We, as humans, cannot stand in the presence of God on our own, thinking our merit is 'good enough'. That would be like a mosquito taking on a speeding vehicle. Take a road trip somewhere and see how many mosquitoes tried taking on your car. The windshield wipers wipe away the carcasses of the bold bugs. The front grill a boneyard of guts and wings. Twitching legs. Smears of goo washed clean by the righteousness of a great car wash. That's where our merit gets us.

The definition of "merit" is:

mer·it

noun: the quality of being particularly good or worthy, especially so as to deserve praise or reward.

verb: deserve or be worthy of (something, especially reward, punishment, or attention).

But God is Love. God equals Love — We read this in 1 John 4 verse 16: "So we have come to know and to believe the love that God has for us. God is love, and whoever abides in love abides in God, and God abides in him." It was with this Love that God sent Jesus Christ, His only begotten son, to live a sinless life, die a sinless man, on the third day, He rose again." — John 3:16 and 17 says: "For God so loved the world, that he gave his only Son, that whoever believes in him should not perish but have eternal life. For God did not send his Son into the world to condemn the world, but in order that the world might be saved through Him."

Moses' Intercession

"Moses said, “Please show me your glory.” And He said, “I will make all my goodness pass before you and will proclaim before you my name ‘The LORD.’ And I will be gracious to whom I will be gracious, and will show mercy on whom I will show mercy. But,” He said, “you cannot see My face, for man shall not see Me and live.” And the Lord said, “Behold, there is a place by me where you shall stand on the rock, and while My glory passes by I will put you in a cleft of the rock, and I will cover you with my hand until I have passed by. Then I will take away my hand, and you shall see My back, but My face shall not be seen.”" ~ Exodus 33:18-2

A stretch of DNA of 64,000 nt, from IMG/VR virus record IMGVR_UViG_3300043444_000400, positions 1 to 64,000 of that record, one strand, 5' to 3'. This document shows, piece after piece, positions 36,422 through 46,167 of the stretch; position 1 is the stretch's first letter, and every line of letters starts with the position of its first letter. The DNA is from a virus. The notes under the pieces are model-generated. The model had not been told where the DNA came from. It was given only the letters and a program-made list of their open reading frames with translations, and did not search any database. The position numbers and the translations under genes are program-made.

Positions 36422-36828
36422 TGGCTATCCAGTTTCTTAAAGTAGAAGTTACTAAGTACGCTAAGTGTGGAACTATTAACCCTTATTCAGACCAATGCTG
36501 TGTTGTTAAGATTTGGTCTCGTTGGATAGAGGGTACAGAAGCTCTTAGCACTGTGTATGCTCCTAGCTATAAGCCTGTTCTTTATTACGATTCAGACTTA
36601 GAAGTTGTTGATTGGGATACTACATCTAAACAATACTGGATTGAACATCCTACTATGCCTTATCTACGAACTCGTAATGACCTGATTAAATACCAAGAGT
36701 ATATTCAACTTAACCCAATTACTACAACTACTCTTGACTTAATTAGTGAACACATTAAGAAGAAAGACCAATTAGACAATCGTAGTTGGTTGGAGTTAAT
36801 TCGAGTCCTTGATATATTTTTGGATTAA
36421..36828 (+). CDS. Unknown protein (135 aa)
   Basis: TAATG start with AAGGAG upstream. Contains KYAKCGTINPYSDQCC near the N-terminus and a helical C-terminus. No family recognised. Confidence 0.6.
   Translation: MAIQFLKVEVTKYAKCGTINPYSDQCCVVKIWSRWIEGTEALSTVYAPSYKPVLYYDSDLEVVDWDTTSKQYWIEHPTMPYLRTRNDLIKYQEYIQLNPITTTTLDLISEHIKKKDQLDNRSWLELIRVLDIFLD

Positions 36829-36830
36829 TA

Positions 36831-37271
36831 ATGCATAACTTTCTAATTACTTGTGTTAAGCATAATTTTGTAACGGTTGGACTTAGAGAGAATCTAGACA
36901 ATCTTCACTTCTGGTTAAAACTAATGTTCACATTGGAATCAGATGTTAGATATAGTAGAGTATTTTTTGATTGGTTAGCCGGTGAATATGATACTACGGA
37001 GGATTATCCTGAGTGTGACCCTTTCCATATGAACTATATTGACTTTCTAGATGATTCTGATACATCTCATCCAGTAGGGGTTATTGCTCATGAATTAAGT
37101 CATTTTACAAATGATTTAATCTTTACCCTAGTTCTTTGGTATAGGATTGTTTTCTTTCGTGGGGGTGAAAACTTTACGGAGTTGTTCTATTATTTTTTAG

The Shining Face of Moses

"When Moses came down from Mount Sinai, with the two tablets of the testimony in his hand as he came down from the mountain, Moses did not know that the skin of his face shone because he had been talking with God. Aaron and all the people of Israel saw Moses, and behold, the skin of his face shone, and they were afraid to come near him. But Moses called to them, and Aaron and all the leaders of the congregation returned to him, and Moses talked with them. Afterward all the people of Israel came near, and he commanded them all that the LORD had spoken with him in Mount Sinai. And when Moses had finished speaking with them, he put a veil over his face. Whenever Moses went in before the LORD to speak with him, he would remove the veil, until he came out. And when he came out and told the people of Israel what he was commanded, the people of Israel would see the face of Moses, that the skin of Moses' face was shining. And Moses would put the veil over his face again, until he went in to speak with him." ~ Exodus 34:29-35